Doctor Long asked about “guilt of association”. This reminded me a question a missionary from South Sudan asked me, “Is it wrong to sell someone livestock if you know that they going to use it for a sacrifice to another god?” It seems like it is supporting their practices to false idles to provide by selling to them the sacrifice. And also can create “guilt of association”. However, by not selling the livestock to them, you are not changing their beliefs or preventing their practices. So does it matter whether or not you sell to someone who you know is going to use the livestock as a sacrifice?
    -Chloé P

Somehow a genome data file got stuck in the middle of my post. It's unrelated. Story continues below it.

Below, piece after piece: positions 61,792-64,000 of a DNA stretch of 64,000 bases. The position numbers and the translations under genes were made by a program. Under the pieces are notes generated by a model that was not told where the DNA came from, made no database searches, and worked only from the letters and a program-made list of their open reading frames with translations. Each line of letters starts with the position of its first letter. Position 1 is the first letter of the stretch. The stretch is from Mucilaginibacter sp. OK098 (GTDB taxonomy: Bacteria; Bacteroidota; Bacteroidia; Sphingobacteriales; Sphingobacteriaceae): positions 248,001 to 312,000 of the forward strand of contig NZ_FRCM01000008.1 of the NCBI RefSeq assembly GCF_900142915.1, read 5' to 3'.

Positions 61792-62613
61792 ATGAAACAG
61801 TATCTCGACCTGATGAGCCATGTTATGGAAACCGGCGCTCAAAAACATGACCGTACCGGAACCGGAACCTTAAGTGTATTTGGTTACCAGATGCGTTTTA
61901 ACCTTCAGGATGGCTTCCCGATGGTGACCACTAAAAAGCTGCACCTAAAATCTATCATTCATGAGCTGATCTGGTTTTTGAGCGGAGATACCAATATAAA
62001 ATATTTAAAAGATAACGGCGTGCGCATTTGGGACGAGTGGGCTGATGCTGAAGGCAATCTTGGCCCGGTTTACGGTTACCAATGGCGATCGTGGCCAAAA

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  5. There are many manners in which we as Christian’s struggle with doing what is Godly over what is cultural in our American society. Often, we get stuck between the two and tend to give in to our surroundings. As Christian’s in Corinth struggled with eating of foods sacrificed to other gods, now people, more so, struggle with different morals and values. Especially within the youth and teen populations. The Bible tells us what to and what not to do but some find it hard to believe in a book in the way it should be believed in. Even the ten commandments, those are things that gave for all to follow yet so many of them are broken every day. Even within the church there are some who believe in God more than others and that division can cause many problems just as it did in Corinth “As with the division in the church and some of the problems with immorality the church at Corinth was divided along social lines mirroring pagan Corinth” (P. Long). With this some thought that eating of the pagan food was not issue as they did not believe in those other gods as there is only true God. Even now people use the dying and resurrection of Jesus and our eternal salvation to make the choices they want because those sins are then under the blood and are forgiven. Now people are so accustomed to sexual immortality that it does not phase most to have sex outside of marriage and to divorce when the relationship gets rough. All of this stems from the division of the church. If the church was more able to meet people where they are in their walk it would be easier for those who are stumbling to get help rather than feeling judged and falling deeper into the sin they are committing. Just as Longenecker talks of